For each patient, either two or three different simulation plans were made according to the quadrant based distraction osteogensis procedures, as showing in Fig. 2 , 3 , 5 and 6 . Virtual osteotomies were accomplished with creation of multiple bone segments that could be moved separately in the all three dimensions (X, Y and Z). For a better graphic quality, the individual bone segments are differentiated through the use of different colors. After determination of the optimal movement distance on the computer screen for each segment as well as the vector of distraction, the final cephalic index was calculated.
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1st surgical plan of simulation for the Fig. 1 unilambdoid patient.
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2nd surgical plan of simulation for the Fig. 1 unilambdoid patient.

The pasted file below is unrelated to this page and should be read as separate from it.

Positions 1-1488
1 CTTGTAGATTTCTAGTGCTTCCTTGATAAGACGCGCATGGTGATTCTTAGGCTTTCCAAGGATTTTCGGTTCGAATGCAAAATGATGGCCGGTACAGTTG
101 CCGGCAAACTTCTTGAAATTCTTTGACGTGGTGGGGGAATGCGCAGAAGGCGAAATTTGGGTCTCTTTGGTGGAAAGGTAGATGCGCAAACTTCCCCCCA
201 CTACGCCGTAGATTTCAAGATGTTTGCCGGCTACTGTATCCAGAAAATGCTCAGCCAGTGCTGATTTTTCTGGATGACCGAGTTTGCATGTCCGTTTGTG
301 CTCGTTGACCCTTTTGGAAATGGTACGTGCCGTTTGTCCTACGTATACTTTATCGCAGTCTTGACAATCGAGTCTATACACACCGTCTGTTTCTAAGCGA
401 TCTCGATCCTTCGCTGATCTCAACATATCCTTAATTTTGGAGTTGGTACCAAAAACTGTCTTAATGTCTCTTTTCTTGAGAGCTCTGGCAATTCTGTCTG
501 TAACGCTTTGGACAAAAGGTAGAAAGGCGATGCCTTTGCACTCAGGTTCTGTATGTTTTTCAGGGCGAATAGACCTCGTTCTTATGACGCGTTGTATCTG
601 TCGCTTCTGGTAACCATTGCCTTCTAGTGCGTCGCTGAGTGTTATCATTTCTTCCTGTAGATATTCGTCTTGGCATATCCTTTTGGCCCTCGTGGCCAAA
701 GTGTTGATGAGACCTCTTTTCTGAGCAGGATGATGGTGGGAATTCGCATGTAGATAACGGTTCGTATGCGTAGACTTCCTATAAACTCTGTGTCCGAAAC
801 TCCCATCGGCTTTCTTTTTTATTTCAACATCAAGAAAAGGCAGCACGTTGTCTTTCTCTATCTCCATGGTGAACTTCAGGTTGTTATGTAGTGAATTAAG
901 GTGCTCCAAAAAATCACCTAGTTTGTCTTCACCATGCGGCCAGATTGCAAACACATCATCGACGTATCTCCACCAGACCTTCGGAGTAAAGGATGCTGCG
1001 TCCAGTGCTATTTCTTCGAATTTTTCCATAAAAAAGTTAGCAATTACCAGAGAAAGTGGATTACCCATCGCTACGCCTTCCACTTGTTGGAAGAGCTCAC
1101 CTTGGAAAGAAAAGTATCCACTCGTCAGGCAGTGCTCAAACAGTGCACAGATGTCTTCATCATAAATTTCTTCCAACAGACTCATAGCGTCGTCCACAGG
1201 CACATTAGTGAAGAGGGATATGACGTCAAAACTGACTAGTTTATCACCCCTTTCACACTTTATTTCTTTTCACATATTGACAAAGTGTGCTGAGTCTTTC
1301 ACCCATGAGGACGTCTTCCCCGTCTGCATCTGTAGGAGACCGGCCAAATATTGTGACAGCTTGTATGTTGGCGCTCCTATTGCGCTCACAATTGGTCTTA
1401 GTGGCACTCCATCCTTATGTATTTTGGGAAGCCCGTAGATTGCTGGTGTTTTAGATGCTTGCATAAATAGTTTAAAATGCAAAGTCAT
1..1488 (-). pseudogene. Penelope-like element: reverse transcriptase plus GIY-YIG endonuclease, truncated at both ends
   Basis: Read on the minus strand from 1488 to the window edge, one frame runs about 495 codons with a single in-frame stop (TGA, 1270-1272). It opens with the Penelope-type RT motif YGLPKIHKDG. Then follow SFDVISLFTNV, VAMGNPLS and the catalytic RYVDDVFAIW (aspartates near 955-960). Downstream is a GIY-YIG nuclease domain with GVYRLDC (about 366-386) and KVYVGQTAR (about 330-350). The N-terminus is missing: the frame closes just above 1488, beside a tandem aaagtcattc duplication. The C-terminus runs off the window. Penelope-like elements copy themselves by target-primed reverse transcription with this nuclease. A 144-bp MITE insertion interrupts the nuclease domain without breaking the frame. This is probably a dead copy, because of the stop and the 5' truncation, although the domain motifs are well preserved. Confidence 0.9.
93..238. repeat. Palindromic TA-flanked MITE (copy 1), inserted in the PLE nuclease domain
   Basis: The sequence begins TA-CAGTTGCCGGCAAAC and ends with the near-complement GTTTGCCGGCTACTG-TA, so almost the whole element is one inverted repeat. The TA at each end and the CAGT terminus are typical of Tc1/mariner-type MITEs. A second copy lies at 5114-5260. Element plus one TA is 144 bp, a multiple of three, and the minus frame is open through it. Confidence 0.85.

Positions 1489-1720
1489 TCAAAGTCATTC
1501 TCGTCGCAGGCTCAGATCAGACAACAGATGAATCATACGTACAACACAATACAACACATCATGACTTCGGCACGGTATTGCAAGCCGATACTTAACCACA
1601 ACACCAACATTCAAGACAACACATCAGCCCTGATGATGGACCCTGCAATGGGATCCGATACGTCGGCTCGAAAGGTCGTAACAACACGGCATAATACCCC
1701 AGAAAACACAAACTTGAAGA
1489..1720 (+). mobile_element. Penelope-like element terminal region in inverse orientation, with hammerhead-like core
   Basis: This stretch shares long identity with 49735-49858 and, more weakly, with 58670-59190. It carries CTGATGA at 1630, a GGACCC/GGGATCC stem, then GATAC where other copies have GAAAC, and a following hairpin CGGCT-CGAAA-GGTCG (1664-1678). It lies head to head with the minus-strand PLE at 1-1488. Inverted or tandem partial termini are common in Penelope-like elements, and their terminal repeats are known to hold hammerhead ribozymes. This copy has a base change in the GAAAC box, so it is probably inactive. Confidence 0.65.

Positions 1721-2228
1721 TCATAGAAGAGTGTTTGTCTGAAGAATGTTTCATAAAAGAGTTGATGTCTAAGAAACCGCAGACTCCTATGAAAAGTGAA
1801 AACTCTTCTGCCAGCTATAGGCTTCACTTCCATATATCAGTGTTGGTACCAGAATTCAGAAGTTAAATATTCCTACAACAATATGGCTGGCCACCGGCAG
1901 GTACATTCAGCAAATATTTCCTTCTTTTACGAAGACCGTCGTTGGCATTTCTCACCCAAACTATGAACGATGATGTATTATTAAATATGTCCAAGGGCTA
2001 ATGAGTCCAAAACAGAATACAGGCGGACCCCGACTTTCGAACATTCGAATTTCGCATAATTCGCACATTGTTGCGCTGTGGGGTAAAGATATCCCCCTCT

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Preoperative 3D CT scan of 11 months old patient with Crouzon syndrome.
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1st surgical plan of simulation for the Fig. 4 Crouzon’s syndrome patient.
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2nd surgical plan of simulation for the Fig. 4 Crouzon’s syndrome patient.
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Immediate post-operative 3D CT scan of the case of Crouzon syndrome after following the 2nd plan of simulation surgery.
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Anterior, Top and posterior view of skull of 11 months old patient with unilambdoid synostoses demonstrating the mid line and two lateral lines extended parallel to the mid line and just lateral to the lateral orbital wall.